The next day we were on to the Rotorua region of New Zealand, literally bursting with geothermal energy. after another long day on the road we pulled into a campsite next to a complex of hot springs and thermal pools. The steam poured out of the earth as the setting sun illuminated the clouds above.

Sunset over the hot spring

Steam rising from the thermal pools

The next day I caught up with an old buddy of mine from Cambridge; James generously showed us around Hamilton and his family's hospitality allowed me to at long-last experience the tri-mingling of three -mites on one toast!

Clock-wise from top-right: British Marmite, Vegemite, and New Zealand Marmite

Wellington and Hawke's Bay

We arrived in Wellington around 10:30 at night and were eager to lay down heads onto camper car pillow. First we had to make our way a bit outside of town to one of Wellington's two designated 'freedom camping' areas. After coasting into a slot amid the slumbering camper vans were were interrupted only briefly by a local who had taken it upon himself to serenade to ocean with a drunken lullaby of high intensity. In the morning we awoke to the windy beach:

Freedom camping in Wellington, New Zealand

The opportunity to recharge from our travels was too good to pass up in sunny, cosmopolitan Wellington, but I may have taken it a bit too literally in the mode of solar power having now acquired my first NZ sunburn. Next up was Hawke's Bay, a region famed for it's Syrah, Chardonnay, and Art Deco architecture. The latter proved somewhat underwhelming, though perhaps that's what I get for having spent the past two years working around the corner from New York's Chrysler Building. In terms of the wines our picks are:

1. Church Road - By far by favorite of the trip so far. The Reserve Chardonnay was very well balanced in a new world adaptation of the classic European style, but the 2010 Reserve Viongier really stole the show as a standout wine marrying florality, minerality, and creaminess in an incredible balance. After visiting the winery I was surprised to learn that Church Road has suffered from a poor reputation within New Zealand of being a large, overpriced producer and a having, shall we say, a bit of a snob factor (a certain nonagenarian we talked to would have absolutely nothing to do with it!). Well I'd say it's time to give it another taste, eh?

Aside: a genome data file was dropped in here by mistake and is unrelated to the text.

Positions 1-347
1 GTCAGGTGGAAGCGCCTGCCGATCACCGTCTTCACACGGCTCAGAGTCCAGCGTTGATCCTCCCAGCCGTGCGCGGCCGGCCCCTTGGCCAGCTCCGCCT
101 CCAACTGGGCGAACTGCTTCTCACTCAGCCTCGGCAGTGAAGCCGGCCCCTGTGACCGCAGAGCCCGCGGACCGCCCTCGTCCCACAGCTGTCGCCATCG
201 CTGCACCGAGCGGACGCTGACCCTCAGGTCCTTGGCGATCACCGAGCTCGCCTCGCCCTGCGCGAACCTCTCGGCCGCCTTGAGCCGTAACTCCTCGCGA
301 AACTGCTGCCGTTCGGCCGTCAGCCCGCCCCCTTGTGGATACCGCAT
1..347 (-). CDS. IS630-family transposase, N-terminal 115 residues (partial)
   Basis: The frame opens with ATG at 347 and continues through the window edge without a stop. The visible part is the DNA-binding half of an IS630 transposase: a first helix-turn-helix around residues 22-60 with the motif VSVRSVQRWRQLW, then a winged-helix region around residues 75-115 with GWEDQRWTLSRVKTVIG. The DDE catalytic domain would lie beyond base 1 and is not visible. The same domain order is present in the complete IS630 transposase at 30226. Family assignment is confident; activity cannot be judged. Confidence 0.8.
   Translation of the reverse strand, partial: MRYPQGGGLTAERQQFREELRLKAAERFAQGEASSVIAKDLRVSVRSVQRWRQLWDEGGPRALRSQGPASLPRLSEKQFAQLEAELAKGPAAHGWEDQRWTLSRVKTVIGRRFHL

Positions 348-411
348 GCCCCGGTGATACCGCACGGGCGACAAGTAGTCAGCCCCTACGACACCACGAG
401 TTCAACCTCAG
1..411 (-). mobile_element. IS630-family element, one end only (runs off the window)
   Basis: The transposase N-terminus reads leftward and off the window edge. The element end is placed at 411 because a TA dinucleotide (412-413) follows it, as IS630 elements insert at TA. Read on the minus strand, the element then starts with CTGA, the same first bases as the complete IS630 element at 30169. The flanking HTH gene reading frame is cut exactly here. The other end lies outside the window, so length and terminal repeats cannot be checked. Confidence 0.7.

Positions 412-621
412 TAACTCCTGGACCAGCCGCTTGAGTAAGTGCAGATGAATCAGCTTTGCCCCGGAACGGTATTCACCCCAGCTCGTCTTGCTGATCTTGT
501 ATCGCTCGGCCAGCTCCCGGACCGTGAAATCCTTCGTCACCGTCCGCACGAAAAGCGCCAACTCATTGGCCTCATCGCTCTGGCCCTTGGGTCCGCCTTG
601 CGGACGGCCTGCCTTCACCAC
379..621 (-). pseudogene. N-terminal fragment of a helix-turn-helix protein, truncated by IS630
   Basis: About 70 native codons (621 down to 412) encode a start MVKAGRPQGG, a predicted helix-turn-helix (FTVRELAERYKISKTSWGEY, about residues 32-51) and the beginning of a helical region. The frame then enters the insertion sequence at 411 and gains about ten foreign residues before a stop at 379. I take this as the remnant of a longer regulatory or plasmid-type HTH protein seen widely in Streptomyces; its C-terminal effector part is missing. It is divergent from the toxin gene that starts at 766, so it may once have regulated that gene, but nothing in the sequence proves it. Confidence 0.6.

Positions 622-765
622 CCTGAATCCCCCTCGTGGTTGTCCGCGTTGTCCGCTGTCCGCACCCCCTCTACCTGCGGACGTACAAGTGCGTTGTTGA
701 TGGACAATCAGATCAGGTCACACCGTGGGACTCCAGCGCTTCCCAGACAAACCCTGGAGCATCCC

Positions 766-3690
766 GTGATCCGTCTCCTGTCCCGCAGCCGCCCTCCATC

2. Ash Ridge - This small winery impressed me a great deal with their maverick winemaking. Their 2013 Syrah was my favorite in Hawke's Bay.

Mar 1, 2015

Wine tasting in Nelson and Marlborough

After zipping past the glaciers of the west coast and encountering the ever popular sandfly for the first time, Elizabeth and I have spent the last two days nursing our bites and tasting wine in the Nelson and Marlborough regions. We're approaching harvest time and netting covers the vines to protect the sweetening fruit from birds. Young workers make their way through the rows under the nets banging metal pipes in order to flush out any sneaky birds that made it inside.

Bird patrol at Woolaston

New Zealand has a great deal to offer apart from the Sauvignon Blanc (SB) that it is best known for. Particularly many of the wineries we visited has excellent Gewürztraminer, more experimental takes on the SB, and other aromatic whites. Unfortunately it's difficult to get a hold of much beyond the classic SB and odd Pinot Noir or two back in the US due to the rather limited production volumes of the more interesting wines.

For those of you keeping score, our favorites from the Nelson area were:
1. Woolaston (interesting SB aged in acacia wood)
2. Waimea (my favorite classic Marlborough SB and a Cabernet Franc-Syrah-Viognier blend called Trev's Red)

1. Hans Herzog (eclectic selections, a very fine Arneise and barrel-aged SB)
2. Johanneschof (excellent aromatic whites such as their fine Gewürztraminer)
3. Fromm (oldest Syrah vines in NZ)

As I write we are aboard the MV Straitsman ferry (the first of many ferries during this adventure) steaming our way from the South Island of New Zealand to the North Island. The Northern shore is beginning to form in the distance as if the cloud itself were congealing into solid state. The gentleman sitting next to me tells me that this phenomenon is known as a "sea fret" or "haar". Unfortunately some things cannot be captured on film.

Ferry docking in Picton

Ferry selfie!

Sunset over the receding South Island